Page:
Neuroimaging studies have reported that longitudinally enhanced functional connectivity has been found in patients with BP (Klingner et al., 2012; Li et al., 2013; He et al., 2014). In a recent longitudinal study of patients with BP, investigators showed that functional connectivity of the cerebellar increased following the recovery course of facial motor functions (Smit et al., 2010). In our previous study, we found resting state functional connectivity increased between the ACC and other brain regions such as primary motor cortex, supplementary motor area, secondary somatosensory cortex, and middle cingulate cortex with increased duration of BP (Hu et al., 2015). These studies illustrated that functional connectivity changes occurred in BP brain, which play an important role in recovery from BP. Interestingly, we observed longitudinal functional connectivity decreases in patients with BP, which was primarily distributed in the executive network. Specifically, patients in the MT stage showed significant decreased functional connectivity of the dorsal caudate compared to patients in the PT stage in the left CC, IFG, and right ACC, and showed decreased functional connectivity of the ventral caudate in left IFG and CC. The decreased functional connectivity in the ACC, CC, and IFG was not observed in patients with BP at the PT stage compared to HC, while it was observed in patients at the MT stage. These findings indicate that corticostriatal connectivity decreases in the executive network might be a potential mechanism for improved facial function during recovery from BP.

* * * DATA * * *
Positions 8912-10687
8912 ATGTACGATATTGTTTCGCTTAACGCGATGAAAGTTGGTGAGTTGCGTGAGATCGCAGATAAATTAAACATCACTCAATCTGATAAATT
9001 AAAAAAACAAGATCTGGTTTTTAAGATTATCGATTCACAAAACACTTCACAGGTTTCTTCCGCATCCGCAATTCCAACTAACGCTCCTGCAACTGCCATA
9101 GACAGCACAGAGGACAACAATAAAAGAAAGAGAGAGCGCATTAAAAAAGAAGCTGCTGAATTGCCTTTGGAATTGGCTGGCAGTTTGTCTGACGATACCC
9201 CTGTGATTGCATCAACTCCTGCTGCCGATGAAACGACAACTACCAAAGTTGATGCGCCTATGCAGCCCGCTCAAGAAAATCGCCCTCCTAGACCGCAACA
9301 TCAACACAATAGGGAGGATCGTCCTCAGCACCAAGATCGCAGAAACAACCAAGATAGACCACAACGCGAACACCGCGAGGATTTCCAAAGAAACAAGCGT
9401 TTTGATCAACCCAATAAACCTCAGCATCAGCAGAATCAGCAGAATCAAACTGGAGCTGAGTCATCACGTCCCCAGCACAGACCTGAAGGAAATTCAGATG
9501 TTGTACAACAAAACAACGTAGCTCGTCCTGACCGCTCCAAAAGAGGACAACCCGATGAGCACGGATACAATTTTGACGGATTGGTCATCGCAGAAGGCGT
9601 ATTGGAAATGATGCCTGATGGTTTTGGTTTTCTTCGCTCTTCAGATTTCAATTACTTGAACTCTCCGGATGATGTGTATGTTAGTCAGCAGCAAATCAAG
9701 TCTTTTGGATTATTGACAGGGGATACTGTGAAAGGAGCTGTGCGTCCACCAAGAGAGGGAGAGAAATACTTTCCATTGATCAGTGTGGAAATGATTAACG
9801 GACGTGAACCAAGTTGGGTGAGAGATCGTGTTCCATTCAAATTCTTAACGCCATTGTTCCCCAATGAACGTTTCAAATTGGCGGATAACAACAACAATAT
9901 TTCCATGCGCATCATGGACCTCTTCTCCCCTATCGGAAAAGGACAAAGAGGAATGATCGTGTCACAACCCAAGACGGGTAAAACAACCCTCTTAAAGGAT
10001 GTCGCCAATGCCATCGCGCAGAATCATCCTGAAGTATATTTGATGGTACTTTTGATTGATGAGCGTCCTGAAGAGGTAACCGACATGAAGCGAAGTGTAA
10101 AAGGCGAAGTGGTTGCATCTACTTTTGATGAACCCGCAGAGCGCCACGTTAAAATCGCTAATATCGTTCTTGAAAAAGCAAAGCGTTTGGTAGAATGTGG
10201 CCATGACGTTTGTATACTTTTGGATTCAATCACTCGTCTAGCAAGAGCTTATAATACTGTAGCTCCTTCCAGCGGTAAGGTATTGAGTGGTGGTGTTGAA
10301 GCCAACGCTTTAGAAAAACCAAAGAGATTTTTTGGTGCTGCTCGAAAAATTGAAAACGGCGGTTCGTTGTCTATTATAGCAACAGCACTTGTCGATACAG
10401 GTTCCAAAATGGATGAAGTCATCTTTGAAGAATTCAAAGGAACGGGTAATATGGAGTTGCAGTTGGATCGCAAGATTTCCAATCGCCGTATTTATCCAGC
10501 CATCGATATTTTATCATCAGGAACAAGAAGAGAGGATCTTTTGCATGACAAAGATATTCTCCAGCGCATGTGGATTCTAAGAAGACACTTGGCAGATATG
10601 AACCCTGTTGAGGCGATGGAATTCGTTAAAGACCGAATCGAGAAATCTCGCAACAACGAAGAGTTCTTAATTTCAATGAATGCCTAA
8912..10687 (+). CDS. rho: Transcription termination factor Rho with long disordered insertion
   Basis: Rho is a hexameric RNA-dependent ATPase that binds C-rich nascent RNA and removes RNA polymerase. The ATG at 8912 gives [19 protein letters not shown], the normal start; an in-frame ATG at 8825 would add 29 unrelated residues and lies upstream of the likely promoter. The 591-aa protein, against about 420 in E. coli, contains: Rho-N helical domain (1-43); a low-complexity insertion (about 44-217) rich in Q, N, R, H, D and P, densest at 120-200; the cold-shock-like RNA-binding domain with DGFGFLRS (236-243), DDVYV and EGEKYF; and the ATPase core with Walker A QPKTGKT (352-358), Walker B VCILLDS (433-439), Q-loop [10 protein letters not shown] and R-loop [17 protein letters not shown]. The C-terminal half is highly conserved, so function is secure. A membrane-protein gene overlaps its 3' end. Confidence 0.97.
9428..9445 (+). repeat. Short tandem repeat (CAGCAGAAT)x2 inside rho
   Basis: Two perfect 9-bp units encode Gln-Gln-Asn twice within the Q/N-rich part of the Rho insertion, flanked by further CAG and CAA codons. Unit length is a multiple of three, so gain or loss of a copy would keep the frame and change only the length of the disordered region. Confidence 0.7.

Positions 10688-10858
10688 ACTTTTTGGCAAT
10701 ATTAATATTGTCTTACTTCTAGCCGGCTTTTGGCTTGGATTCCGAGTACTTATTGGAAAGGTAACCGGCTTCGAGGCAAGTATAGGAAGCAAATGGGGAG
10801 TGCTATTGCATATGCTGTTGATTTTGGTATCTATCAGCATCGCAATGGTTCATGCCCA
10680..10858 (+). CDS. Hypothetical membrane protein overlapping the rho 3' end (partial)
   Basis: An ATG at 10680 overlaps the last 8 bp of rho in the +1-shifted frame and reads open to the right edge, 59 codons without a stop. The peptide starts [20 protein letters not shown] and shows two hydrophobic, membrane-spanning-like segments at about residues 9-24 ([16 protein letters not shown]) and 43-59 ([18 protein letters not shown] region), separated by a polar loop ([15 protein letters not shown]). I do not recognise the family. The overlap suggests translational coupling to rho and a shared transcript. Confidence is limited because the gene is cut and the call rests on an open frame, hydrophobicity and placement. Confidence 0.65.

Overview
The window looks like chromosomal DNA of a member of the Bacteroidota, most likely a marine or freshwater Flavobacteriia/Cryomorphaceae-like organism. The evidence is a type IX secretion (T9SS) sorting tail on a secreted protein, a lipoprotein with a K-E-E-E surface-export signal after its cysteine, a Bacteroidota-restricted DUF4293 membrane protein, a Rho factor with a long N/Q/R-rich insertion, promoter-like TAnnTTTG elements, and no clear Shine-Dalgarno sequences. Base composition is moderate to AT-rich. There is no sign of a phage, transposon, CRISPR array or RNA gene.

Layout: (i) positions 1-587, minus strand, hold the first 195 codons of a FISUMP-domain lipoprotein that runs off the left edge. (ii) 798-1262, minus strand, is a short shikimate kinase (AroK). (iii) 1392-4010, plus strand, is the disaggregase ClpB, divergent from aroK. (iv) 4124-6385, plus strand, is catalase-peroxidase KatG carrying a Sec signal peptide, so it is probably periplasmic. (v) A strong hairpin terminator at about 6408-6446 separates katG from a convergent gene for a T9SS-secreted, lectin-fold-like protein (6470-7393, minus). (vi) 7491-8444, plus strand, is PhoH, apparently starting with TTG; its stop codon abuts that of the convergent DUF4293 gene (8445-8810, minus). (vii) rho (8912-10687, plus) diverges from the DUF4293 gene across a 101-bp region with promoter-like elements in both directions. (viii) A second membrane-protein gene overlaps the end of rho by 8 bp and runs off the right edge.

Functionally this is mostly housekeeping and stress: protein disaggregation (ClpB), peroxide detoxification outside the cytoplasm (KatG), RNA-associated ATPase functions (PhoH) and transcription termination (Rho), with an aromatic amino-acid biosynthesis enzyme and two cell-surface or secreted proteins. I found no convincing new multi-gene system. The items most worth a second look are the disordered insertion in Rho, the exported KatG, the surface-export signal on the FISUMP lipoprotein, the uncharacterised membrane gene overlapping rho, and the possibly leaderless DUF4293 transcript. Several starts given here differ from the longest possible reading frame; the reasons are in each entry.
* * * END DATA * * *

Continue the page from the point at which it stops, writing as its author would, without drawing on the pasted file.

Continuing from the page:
Relationship Between Longitudinal Changes of Caudate-Based Functional Connectivity and Facial Function Improvement